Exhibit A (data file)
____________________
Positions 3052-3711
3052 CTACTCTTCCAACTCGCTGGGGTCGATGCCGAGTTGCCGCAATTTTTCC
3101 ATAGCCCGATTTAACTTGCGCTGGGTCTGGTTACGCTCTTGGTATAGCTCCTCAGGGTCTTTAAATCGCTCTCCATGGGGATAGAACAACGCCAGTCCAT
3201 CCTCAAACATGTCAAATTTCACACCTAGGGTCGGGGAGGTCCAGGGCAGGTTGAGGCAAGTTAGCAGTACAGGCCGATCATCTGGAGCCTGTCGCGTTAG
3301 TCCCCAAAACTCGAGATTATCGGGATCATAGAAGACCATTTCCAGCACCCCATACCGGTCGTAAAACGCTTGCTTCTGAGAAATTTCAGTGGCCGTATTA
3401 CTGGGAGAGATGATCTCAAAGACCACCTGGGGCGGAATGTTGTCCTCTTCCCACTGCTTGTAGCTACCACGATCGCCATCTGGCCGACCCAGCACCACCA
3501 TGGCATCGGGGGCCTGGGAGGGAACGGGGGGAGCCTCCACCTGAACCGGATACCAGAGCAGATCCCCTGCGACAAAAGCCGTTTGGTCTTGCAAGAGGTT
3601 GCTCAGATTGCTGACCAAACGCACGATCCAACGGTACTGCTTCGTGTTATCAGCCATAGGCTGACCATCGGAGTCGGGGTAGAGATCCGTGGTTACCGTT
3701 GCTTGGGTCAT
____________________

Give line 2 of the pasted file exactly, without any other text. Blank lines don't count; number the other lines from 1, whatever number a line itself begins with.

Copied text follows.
3052 CTACTCTTCCAACTCGCTGGGGTCGATGCCGAGTTGCCGCAATTTTTCC